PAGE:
Outlook 2003 is disconnected through VPN

Server: Windows Server 2003 Small Business Server
Client PC: Windows XP SP2 running Office 2003 with all M$ updates.
VPN Connection: Two Linksys RV042 VPN routers connecting to each other (Static IP to Static IP)

The client PC is connecting to the server over the VPN. Sometimes when he opens Outlook it shows the status as "Disconnected". Outlook is running in cached mode and needs to continue running in cached mode. Other users at the same site are able to access the server just fine. He can ping the server and browse to it via network places.

If I restart the Information Store on the exchange server he is able to connect again instantly.

Steps taken:
- Found an article that a M$ patch limited the TCP connections from 50 to 10. Ran another patch to allow 50 connections again.
- Added the local IP and server name to the Hosts file.
- Updated NIC drivers
- Adjusted MTU settings in the router

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kristinawConnect With a Mentor Commented:
do you 9646 events for this user in your event viewer?
is this sbs server windows 2003 sp2?
if yes to the above, see here

and at minimum, start by doing the netsh command to disable the tcp chimney

za_mkhConnect With a Mentor Commented:
Oh you will find this very interesting ... I had a similar problem with only one user. It took a month to resolve. This person had a dogdy wireless connection at home which was being dropped being disconnected while connected via the VPN. This mean that the Exchange server started adding up the connections until she hit the limit you mention above.

If you open System Manager, you will find this person has lots of connections running in the store on which the mailbox is hoted.

You should find a similar message in your exchange error logs:
Event ID 9646: Mapi Session "/O=xxx/OU=xxx/cn=Recipients/cn=xxxx" exceeded the maximum of 32 objects of type "session"
Doing a search on the internet, lots of people have experienced this error and there are a few MS KB articles on this where they say you have to change some settings that were implemented as of Exchange 2003 SP1.
Essentially, this cause of the problem is that Exchange thinks that a MAPI client has created too many connections and as a result thereof does not allow any more MAPI connections to be made. An outlook connection should use between 1 and 5 connections. Apparently this problem mainly occurs when the user is connecting via a VPN connection and the firewall, firewall client, sometimes blocks the connections and the outlook sessions are not TERMINATED properly. So Exchange thinks users are still connected and allows connections until 32 connections are reached and then will not allow any more.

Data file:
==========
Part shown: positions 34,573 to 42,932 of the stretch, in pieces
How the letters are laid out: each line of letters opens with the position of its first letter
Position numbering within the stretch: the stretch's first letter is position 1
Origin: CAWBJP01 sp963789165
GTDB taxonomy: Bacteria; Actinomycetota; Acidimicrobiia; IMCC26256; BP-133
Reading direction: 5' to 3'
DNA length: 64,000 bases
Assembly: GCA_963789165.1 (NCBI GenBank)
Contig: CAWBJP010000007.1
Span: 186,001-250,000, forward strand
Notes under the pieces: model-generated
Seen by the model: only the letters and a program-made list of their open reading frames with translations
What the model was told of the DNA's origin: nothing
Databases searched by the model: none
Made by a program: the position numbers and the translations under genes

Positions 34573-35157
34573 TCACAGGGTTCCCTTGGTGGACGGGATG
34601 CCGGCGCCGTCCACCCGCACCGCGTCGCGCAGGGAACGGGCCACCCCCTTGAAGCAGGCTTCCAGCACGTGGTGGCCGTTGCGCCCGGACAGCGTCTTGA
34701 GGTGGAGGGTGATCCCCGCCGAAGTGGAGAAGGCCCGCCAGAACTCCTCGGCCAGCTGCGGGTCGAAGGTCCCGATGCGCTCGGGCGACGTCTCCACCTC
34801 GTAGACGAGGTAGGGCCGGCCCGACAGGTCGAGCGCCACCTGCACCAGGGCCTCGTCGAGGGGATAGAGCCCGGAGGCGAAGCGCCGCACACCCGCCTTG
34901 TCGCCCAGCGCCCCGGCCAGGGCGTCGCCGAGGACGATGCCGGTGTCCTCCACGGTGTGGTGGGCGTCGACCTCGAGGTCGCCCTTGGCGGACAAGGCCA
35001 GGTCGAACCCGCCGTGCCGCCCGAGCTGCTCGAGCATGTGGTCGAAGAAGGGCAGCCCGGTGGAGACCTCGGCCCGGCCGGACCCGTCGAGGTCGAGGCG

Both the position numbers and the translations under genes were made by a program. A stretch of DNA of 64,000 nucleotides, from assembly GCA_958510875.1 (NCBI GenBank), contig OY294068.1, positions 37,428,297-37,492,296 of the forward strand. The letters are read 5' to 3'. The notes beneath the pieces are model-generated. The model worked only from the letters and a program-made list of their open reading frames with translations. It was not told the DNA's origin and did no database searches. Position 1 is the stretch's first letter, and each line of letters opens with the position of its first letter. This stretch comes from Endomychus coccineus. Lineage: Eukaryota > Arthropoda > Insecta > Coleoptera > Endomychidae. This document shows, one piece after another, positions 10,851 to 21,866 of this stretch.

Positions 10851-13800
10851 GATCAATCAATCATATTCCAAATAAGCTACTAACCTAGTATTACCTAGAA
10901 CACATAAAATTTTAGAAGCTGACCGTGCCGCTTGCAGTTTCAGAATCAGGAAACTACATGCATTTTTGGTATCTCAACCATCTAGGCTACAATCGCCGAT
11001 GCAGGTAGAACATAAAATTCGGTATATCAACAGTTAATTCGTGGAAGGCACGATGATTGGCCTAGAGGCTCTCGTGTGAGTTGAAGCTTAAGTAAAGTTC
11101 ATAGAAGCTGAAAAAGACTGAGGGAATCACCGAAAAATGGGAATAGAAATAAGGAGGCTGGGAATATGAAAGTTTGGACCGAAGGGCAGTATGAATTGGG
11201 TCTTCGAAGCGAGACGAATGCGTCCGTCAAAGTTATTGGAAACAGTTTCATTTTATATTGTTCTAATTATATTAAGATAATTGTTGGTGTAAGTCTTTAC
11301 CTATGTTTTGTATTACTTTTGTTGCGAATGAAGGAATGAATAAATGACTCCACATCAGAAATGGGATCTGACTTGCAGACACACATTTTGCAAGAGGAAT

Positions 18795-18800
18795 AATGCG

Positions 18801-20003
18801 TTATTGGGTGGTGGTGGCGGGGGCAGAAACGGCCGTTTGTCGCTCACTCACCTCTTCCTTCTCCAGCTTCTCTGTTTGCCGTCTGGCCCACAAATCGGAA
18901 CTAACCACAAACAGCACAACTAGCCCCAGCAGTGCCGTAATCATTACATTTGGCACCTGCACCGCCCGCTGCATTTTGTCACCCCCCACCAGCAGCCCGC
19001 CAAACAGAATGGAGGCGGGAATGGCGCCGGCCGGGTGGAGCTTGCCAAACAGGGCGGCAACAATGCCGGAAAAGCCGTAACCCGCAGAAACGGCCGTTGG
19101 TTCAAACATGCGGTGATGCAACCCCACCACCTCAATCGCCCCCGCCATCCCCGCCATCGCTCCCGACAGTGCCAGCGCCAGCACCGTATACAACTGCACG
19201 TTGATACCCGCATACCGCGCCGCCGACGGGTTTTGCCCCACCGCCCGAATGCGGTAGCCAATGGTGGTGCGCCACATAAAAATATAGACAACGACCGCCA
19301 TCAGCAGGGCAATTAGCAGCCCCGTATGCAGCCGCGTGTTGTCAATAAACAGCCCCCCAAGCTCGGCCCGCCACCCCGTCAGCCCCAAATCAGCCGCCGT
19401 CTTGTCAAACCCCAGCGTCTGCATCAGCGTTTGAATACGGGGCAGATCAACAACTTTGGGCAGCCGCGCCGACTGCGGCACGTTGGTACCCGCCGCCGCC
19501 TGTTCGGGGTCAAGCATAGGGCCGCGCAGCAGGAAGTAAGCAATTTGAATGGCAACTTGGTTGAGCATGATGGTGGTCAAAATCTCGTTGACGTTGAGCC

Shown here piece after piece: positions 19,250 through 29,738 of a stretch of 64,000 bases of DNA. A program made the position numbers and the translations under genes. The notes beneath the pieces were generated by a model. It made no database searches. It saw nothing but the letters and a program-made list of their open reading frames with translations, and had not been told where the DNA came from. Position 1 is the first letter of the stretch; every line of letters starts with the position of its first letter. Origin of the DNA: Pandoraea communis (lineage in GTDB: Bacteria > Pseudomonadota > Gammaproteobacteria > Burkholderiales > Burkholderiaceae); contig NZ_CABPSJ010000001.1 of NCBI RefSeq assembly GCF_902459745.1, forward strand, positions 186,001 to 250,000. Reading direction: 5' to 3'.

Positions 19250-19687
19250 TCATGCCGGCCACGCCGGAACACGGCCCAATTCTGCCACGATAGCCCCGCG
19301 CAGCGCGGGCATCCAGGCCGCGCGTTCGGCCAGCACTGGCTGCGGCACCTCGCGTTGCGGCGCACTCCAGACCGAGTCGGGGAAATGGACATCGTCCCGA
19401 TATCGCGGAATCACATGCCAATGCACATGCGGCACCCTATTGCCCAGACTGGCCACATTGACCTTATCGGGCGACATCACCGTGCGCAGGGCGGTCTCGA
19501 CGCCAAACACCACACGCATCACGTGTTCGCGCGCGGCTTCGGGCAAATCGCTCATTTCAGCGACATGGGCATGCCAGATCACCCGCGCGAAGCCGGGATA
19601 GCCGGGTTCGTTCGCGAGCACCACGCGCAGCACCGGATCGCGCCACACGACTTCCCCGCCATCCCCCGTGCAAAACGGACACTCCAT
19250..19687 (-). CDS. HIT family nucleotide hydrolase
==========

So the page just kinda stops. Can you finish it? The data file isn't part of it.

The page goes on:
Thats why restarting Exchange solves the problem.

To solve this problem for this user, download the sysinternals tool called TCPView and run it on your MX server. You will see a whole bunch of connections. Work out the IP address this user is receiving when connected to the VPN, and then using TCP view terminate all sessions to that IP address. Voila problem solved. I had to do this for a while until I got her to buy a new wireless router at home!

Hope this helps
HopperSIAuthor Commented:
Thanks for the advice

Kristina, the server is SBS 2003 SP2 and I do see 9646 events poping up.

MKH, You may be on to something with the system losing connection.

The PC is hard wired into the network and it seemed like I was able to ping the server just fine. However, when I pinged the server 100 times I had anywhere between 4-11% loss.

I am going to reboot the router after hours tonight to see if things improve.

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Good stuff. I decided not to change any of my Exchange Server's settings, especially since it only affected one user and it meant I had to resolve the issue at the cause.

The reason it took one month for me to work it out was due to the fact that we had only just migrated to AD from NT4 and I thought our migration had gone slightly awry - was looking in the wrong place altogether.
HopperSIAuthor Commented:
It has been two solid weeks without a disconnect. Restarting the clients router seemed to do the trick. He is now receiving 0% loss when he continuously pings the server over the VPN.
za_mkh thank you for pointing out TCPview.....that program is great.

Since my company relies on email to the point of absurdity i could never restart and the only way i could fix this problem when it occationally came up was to migrate the user's mailbox to another mailstore.

 No longer, your solution (using TCPview to close out the open TCP/MAPI connections) works brilliantly....I tip my hat to you.
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